Congress used reconciliation to enact President Bill Clinton‘s 1993 (fiscal year 1994) budget. (See Pub.L. 103-66, 107 Stat. 312.) President Clinton wanted to use reconciliation to pass his 1993 health care plan, but Senator Robert Byrd (D-WVa) insisted that the health care plan was out of bounds for a process that is theoretically about budgets. However, on August 25, 2009, Senator Jeff Bingaman (D-NM), one of the members of the Senate Finance Committee’s "Gang of Six" bipartisan group to work on a health insurance reform bill in the Senate, has said that reconciliation may be used, is an acceptable option, and that he can support it.
Until 1996, reconciliation was limited to deficit reduction, but in 1996 the Senate’s Republican majority adopted a precedent to apply reconciliation to any legislation affecting the budget, even legislation that would increase the deficit.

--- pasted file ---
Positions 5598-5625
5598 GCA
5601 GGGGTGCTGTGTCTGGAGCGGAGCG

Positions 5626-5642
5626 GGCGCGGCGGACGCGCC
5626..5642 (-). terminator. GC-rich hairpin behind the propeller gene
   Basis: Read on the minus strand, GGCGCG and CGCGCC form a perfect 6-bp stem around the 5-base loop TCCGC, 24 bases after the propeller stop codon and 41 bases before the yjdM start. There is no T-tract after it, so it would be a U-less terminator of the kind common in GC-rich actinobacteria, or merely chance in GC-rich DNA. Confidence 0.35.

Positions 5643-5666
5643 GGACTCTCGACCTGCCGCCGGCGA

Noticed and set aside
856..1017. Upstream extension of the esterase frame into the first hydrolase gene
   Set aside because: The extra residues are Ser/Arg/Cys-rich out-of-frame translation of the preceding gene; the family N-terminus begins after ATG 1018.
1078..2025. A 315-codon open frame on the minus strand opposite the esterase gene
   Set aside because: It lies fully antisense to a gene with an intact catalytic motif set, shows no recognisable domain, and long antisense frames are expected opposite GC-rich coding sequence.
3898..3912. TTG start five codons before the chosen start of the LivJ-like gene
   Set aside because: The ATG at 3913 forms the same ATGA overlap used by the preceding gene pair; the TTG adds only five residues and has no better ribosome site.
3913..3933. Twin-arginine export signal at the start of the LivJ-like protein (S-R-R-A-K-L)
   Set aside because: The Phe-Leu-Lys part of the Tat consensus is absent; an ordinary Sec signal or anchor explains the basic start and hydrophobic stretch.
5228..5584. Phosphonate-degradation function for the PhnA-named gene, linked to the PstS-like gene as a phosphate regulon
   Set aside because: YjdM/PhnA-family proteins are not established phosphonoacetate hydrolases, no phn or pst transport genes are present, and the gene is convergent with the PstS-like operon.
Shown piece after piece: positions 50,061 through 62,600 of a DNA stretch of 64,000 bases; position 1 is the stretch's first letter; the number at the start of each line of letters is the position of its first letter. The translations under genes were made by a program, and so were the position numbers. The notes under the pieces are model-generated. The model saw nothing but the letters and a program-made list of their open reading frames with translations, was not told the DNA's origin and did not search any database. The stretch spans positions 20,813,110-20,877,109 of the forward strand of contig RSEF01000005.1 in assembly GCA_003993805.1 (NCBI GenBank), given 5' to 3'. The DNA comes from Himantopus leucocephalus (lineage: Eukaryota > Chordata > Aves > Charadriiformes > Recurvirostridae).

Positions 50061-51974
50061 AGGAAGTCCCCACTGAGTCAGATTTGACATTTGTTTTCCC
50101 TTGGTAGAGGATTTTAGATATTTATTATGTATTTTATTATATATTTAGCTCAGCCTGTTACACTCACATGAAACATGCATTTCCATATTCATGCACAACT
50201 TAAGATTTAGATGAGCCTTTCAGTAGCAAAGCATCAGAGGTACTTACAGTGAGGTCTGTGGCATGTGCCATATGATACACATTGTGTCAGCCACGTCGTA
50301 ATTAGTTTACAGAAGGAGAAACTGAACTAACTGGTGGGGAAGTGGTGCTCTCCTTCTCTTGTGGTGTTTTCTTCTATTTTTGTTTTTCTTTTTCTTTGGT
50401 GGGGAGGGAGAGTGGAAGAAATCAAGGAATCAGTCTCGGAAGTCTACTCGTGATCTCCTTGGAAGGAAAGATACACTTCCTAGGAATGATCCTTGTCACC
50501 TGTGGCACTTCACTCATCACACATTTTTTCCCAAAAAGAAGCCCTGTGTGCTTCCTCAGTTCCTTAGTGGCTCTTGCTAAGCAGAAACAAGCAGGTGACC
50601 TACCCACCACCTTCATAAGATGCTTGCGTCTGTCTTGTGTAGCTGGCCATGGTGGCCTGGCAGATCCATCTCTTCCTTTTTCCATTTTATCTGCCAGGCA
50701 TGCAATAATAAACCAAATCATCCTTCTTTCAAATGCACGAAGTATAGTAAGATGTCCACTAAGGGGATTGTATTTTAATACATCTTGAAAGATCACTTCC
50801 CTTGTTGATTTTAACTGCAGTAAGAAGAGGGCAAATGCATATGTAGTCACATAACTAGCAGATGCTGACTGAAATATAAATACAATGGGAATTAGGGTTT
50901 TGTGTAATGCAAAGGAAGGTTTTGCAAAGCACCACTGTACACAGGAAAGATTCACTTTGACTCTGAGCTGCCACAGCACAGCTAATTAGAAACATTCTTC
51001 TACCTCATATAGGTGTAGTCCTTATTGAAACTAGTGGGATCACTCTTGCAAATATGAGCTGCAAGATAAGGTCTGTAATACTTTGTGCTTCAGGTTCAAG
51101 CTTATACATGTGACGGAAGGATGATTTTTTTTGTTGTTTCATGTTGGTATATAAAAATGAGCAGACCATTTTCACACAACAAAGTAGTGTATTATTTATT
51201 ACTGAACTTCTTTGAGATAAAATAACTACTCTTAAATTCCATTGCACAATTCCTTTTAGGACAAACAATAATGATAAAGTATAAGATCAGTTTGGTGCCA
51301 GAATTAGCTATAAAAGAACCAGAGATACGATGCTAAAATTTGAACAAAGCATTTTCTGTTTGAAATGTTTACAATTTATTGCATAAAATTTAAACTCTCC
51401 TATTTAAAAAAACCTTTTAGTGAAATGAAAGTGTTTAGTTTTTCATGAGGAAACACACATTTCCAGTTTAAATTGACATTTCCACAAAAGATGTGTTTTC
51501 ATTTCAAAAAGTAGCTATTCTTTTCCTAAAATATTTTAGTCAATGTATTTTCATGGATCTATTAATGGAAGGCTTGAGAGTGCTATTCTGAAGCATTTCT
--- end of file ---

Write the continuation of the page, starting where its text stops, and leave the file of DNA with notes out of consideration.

Under the administration of President George W. Bush, Congress used reconciliation to enact three major tax cuts. These tax cuts were set to lapse after 10 years to satisfy the Byrd Rule. Efforts to use reconciliation to open the Arctic National Wildlife Refuge to oil drilling failed.